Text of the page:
Cloud computing, ruby, technology, and sprinkling of chaotic life

Sunday, March 29, 2009

Chosing a Video hosting service

This weekend was filled with another horse show. Zelly did excellent in her 4 dressage tests. Our house now has a few more blue ribbons along with a special plaque for highpoint.

Now, I have ridden horses, but I think I might understand a tenth of the equestrian details I watch at these events. So, I fallback to what I can do. Geeking out with technology. What better excuse do I need to purchase a small harddrive based HD camcorder?

But now that I have video, I am confronted with the need to actually edit it, and share it. I ended up spending far too much time comparing the various services available. There are quite a few players in the internet video space these days. Many of them are focused on promoting your video, and/or monetizing. I wasn't looking for that. I wanted a simple, clean service to store my videos and allow me to send them to family and friends. Basicly I wanted a flickr for video, without size restrictions. For the imaptient, I'll just give away my final choice, Motions box feels sorta like flickr.

Motionbox provides:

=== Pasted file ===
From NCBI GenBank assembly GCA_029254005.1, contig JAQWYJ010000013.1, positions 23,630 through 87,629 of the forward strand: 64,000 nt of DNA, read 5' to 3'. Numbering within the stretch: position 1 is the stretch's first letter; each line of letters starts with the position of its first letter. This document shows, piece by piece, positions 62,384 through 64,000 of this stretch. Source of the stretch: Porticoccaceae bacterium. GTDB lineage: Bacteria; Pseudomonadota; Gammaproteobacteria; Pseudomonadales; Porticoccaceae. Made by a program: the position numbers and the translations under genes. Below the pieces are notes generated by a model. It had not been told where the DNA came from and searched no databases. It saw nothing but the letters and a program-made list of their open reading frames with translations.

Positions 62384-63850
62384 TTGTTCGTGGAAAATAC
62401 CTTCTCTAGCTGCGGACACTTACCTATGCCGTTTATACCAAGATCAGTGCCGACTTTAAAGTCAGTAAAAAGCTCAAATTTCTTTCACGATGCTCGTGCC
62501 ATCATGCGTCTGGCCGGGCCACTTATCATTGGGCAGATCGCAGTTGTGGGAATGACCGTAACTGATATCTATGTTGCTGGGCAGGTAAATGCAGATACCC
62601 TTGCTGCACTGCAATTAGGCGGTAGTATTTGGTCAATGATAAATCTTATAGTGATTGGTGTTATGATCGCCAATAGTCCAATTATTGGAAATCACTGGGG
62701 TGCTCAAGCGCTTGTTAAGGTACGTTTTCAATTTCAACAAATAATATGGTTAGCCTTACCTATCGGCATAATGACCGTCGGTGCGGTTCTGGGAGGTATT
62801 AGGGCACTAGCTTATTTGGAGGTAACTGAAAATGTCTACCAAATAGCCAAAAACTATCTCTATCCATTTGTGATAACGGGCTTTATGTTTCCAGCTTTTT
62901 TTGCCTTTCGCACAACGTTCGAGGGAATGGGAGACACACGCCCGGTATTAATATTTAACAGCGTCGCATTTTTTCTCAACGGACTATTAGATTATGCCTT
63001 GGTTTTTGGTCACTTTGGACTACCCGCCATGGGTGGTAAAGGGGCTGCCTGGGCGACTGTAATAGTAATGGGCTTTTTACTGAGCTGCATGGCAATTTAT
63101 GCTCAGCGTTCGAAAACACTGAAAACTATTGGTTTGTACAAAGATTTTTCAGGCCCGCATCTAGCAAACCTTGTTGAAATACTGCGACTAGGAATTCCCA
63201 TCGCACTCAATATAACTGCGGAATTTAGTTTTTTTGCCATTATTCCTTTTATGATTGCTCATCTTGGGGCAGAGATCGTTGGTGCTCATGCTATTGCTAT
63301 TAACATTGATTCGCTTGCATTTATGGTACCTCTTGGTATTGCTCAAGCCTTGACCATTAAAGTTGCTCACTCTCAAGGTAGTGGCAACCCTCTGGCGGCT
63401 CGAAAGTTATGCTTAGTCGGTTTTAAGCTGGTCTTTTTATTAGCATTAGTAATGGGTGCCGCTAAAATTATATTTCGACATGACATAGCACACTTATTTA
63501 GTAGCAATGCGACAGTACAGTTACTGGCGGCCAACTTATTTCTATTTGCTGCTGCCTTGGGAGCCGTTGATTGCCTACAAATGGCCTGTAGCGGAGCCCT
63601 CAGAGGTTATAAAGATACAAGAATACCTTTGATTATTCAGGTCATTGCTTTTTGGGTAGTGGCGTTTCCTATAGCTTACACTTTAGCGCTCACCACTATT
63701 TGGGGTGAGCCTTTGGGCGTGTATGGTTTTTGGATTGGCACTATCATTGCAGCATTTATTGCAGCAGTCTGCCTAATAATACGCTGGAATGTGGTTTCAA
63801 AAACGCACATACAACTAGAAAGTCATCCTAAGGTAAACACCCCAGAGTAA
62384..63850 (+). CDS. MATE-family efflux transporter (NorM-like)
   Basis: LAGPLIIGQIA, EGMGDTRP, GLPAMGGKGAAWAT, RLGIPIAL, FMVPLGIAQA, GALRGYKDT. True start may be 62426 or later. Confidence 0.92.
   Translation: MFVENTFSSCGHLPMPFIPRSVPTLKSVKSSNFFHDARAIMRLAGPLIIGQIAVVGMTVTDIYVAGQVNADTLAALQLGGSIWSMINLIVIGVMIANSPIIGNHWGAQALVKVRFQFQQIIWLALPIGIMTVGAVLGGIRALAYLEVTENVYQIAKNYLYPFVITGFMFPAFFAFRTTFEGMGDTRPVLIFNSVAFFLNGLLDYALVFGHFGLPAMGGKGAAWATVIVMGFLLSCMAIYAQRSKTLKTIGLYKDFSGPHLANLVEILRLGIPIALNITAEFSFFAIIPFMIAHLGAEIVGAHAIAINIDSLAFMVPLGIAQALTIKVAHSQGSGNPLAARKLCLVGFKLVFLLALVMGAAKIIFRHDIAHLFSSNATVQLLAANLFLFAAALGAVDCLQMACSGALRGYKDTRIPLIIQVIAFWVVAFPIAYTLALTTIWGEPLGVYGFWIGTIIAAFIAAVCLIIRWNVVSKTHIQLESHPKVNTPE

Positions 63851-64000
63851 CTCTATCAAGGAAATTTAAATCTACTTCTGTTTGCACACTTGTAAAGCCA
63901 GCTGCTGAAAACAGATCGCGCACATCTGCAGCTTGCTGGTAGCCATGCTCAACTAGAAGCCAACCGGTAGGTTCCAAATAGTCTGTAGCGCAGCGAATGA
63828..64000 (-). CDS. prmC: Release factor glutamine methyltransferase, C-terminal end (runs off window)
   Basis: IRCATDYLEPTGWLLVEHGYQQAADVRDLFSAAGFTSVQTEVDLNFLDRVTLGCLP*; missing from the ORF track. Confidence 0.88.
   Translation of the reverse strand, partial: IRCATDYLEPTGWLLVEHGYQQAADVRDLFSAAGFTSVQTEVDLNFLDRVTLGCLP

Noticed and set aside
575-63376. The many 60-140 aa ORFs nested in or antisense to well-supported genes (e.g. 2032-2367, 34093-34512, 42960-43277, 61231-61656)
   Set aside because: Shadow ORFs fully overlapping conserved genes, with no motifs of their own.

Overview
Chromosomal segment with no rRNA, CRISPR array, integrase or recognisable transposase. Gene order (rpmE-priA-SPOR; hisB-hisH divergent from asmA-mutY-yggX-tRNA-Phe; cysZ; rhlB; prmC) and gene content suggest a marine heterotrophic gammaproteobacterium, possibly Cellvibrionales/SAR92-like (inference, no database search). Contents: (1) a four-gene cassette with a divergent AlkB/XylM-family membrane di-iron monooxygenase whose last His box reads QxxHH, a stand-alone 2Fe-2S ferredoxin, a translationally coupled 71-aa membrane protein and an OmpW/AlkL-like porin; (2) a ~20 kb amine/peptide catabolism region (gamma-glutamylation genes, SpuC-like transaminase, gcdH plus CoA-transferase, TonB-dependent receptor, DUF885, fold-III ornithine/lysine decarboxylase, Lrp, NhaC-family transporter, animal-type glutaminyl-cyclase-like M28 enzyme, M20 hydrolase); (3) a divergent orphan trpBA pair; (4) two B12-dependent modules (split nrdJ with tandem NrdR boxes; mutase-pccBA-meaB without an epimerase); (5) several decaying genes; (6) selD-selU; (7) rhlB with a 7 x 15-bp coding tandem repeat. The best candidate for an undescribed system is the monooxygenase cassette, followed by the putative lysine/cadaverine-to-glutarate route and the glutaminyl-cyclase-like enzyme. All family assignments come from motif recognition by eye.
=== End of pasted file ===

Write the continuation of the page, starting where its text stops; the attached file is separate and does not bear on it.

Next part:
• streaming in 1280x720 HD
  • unlimited file size and no upload limits
  • stores original video file, available for download.
  • Supports the AVCHD .mts native format of my Canon HF10 camcorder
  • basic video editing (ability to trim and combine videos)
  • A clean, family oriented design (this is not a youtube, constantly trying to display the craziest video)
  • A nice simple player
  • You (or others if allowed) can order a DVD or flipbook of videos
  • $30/year

Other sites I sampled:
  • 1GB file size limit
  • youtube
  • vimeo
  • veho
  • viddyou
  • reevo
  • truveo
  • photobucket
  • smugmug

Of all the above, the only three that ended up in the final category were, vimeo, Vimeo actually provides my favorite interface, but the lack of avchd support and filesize limits knoked it below both and motionbox.

Here is a raw upload from the camera.

The one thing I don't like so far, that big blue play button. I prefer the less obtrusive style, a small play button in the corner. Flickr does this, making the videos enjoyable even as stills.

I thought about rolling my own soloution, hosting the videos myself. All of the tools are available. The folks at New Bambo released a pretty complete solution, built up with ffmpeg and merb, designed to run in Amazon's cloud. The even have it all bundled up into a preconfigured Ec2 AMI. I played around with this option a little, and might come back to it.

I decided to take a look for a system that wouldn't take any work on my part, and I found motionbox. I can upload raw video directly from my camera (avoiding the hours+ of transcoding), get basic in browser editing, hosting and streaming, and still be able to download the files and take originals if I ever do want to do something different, for $30. Done.

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